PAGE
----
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Blog > Issues > Free Speech and Association > Taxpayers shouldn’t be forced to fund unions’ political speech

Taxpayers shouldn’t be forced to fund unions’ political speech

October 14, 2020 I By DEBORAH LA FETRA

Editors note: On October 13, the New Jersey Supreme Court heard oral arguments in the union’s appeal of the ruling that struck down release time. Instead of focusing on the statutory ruling below, the state high court appears poised to rule on whether release time violates the New Jersey Constitution’s Gift Clause that prohibits a gift of public funds to private entities.

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In June 2018, the U.S. Supreme Court ruled in Janus v. American Federation of State, County, and Municipal Employees, Local 31 that forcing public sector workers to pay union dues in order to keep their jobs violates those workers’ First Amendment rights. The government can’t force government workers to pay for the unions’ activities or speech—all of which are inherently political.

But what about taxpayers? Can the government force taxpayers to pay the salaries of union leaders who develop and implement those political activities or their speech? A court in New Jersey just ruled it can’t.

In August, New Jersey’s intermediate appellate court ruled that public school districts cannot use taxpayer dollars to pay salaries for union workers. This ruling may represent a welcome step toward ending this abuse of taxpayer dollars funding private, political speech.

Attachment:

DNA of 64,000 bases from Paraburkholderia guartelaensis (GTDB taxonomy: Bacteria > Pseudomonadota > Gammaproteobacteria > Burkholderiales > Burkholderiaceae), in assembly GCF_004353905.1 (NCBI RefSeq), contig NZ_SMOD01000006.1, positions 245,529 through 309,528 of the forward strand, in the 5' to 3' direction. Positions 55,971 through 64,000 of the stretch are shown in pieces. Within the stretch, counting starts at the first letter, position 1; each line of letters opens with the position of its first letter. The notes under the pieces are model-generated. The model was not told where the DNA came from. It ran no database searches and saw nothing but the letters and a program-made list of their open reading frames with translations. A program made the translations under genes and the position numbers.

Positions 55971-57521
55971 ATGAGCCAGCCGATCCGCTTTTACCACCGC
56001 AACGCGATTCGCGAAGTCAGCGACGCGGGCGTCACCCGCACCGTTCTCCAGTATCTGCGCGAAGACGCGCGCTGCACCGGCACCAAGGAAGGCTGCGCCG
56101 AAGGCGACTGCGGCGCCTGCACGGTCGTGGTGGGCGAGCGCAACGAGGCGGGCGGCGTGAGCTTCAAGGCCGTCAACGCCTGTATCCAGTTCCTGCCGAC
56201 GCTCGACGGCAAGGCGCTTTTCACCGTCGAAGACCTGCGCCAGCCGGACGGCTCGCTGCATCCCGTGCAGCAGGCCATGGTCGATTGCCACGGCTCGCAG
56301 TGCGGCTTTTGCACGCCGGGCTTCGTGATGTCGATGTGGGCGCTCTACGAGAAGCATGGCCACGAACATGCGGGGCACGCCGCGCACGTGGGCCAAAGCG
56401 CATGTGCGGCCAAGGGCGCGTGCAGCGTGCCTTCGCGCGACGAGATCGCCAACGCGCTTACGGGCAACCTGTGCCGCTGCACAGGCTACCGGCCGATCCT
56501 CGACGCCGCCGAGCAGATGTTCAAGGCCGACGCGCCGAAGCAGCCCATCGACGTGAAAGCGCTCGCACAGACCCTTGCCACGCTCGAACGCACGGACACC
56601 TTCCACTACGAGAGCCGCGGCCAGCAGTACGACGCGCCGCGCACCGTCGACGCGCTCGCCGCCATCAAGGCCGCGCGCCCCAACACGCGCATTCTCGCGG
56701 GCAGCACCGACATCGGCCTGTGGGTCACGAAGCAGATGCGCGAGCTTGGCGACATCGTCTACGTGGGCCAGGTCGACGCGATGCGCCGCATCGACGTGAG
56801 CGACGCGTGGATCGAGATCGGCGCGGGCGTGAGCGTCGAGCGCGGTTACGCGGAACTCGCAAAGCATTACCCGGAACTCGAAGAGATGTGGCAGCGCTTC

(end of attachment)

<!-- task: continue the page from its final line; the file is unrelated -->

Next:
The case Rozenblit v. Lyles debated the controversial practice known as “release time.” Release time is when government workers (in this case, New Jersey public school teachers) are “released” from their teaching duties to focus 100% on dealing with union issues. These teachers are still considered state employees, with full taxpayer-funded teacher salaries and benefits, but instead of teaching students in the classroom, they work exclusively for the teachers’ union.

In essence, release time amounts to nothing more than a taxpayer-funded subsidy for the union’s political speech and activities.

Even union executives are paid by release time. In Jersey City, the teachers’ union president and vice president both work under release time. The school district pays these two teachers even though they do no actual classroom teaching and the school district has no control over their activities or responsibilities. Two Jersey City taxpayers objected to this questionable arrangement and sued with the assistance of the Goldwater Institute. The case argued that the release time subsidy to the union violated the state constitution’s Gift Clause. Pacific Legal Foundation filed an amicus brief in support of the taxpayers.

While the court did not address the constitutional Gift Clause issue, it did rule that the school district acted outside its statutory authority in agreeing to the release time provision as part of its collective bargaining agreement with the union.

The court flatly rejected the union’s argument that the district benefited from the arrangement. In short, the court ruled that taxpayers don’t benefit from paying teachers to work for their union instead of teaching, and so the school district can’t use tax dollars to pay for union worker salaries. But it hasn’t taken long for the teachers unions to object. A union president is challenging a local board of education in New Jersey after the board ruled she must actually teach in the classroom (where she was a history teacher) to be paid by the district.

Release time isn’t limited to New Jersey; it’s common in states across the country. But the New Jersey court’s decision, ruling that release time is essentially a theft of taxpayer dollars on the part of the union, offers some hope.

If teacher unions want to hire full-time employees to work on collective bargaining issues, they have every right to do so—but they can’t force taxpayers to pay for it and subsidize their political activities.

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